## Before You Watch

This video describes the concept of comparing two numerical variables. This builds on the video Random Variables, where variable type is described. There you can revisit how to identify whether a variable is numerical. A numerical variable is a variable where the possible responses are numbers which reflect the quantity, or amount, of something. Take for example height, in centimeters, or weight, in kilograms. This also builds on the Correlation Video.

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## Now What?

This video introduced how to determine the line of best fit to describe the relationship between two numerical variables. You can look to further develop your understanding of this concept by looking to the Other Links listed below. Alternatively, ensure that you are also confident with the material covered in Association Between Two Continuous Variables: Correlation as this video is closely related to this one.

## But When Am I Going to Use This?

Statistics is essential in the study of systems of situations where there is an unpredictable random element. This includes a huge number of situations, such as any system that involves living things, which always have a degree of unpredictability. In fact, any studies that involve people involve statistics: for example, medical processes, education and economics. Other areas statistics can be applied to include quality control, stars, nature, or how wear and tear affects machinery.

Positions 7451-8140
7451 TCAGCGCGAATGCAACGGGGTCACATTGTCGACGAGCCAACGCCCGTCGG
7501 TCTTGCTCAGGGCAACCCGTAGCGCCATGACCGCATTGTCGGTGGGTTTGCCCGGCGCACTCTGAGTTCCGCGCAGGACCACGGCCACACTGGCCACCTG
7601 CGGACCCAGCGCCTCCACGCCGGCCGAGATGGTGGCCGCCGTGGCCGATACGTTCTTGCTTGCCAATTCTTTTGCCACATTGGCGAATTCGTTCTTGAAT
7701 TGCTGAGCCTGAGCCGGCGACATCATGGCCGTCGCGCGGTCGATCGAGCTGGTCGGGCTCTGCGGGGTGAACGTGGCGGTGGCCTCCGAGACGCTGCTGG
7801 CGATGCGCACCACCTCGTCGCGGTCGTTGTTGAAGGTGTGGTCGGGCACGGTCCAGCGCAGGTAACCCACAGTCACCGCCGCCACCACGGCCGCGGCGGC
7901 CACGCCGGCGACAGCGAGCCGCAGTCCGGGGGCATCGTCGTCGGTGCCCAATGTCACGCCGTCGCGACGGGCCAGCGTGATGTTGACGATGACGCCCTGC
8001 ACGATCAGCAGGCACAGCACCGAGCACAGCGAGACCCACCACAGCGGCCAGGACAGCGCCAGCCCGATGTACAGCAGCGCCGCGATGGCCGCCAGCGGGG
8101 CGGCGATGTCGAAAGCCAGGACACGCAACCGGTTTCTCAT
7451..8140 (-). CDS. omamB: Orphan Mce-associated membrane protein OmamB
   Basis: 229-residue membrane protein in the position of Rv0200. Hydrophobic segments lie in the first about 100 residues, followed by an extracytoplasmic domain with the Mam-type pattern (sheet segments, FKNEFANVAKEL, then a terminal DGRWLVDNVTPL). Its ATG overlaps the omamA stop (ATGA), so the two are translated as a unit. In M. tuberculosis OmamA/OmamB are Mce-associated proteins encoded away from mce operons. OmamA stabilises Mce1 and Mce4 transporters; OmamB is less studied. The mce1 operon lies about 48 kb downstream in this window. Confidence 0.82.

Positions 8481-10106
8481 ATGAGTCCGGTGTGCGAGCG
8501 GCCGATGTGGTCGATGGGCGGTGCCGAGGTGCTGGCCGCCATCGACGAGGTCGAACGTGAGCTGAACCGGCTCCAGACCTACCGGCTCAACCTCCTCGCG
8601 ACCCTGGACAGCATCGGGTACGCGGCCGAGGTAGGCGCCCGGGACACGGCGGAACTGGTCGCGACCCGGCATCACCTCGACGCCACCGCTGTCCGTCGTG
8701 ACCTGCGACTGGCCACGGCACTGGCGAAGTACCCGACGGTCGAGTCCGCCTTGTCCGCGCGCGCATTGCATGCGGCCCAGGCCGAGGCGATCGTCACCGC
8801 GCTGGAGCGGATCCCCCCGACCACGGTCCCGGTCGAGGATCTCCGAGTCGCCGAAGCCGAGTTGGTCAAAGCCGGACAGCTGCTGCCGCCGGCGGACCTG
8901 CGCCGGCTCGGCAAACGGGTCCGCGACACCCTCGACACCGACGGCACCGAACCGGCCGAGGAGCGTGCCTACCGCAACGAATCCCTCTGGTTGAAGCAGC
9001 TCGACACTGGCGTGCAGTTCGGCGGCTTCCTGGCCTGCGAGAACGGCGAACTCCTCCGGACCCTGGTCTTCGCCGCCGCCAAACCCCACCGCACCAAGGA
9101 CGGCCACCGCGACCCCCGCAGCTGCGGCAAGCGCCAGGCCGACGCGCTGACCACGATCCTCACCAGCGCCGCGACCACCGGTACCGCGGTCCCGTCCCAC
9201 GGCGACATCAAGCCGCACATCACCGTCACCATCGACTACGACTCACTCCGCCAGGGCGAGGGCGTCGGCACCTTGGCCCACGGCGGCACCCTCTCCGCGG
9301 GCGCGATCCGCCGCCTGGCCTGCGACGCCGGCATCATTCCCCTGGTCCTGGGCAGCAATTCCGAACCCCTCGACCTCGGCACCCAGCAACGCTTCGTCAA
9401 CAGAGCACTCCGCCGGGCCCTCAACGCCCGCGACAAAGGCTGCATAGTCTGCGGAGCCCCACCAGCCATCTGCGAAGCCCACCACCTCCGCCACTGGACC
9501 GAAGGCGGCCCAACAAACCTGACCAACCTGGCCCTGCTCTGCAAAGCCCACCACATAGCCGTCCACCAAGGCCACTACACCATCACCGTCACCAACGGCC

## Other Links

A YouTube video made by the Statistics Learning Centre in NZ gives an overview of data types using animation that is easy to understand and fun.  Note that numerical data types has been given alternative names.  Interval and ratio data are used instead of discrete and continuous.  It is a slightly different approach but the same principle.

If you really want to understand types of data, along with appropriate statistics and graphs, you can learn on our new Snack-size course. Takes about an hour, and lots of fun!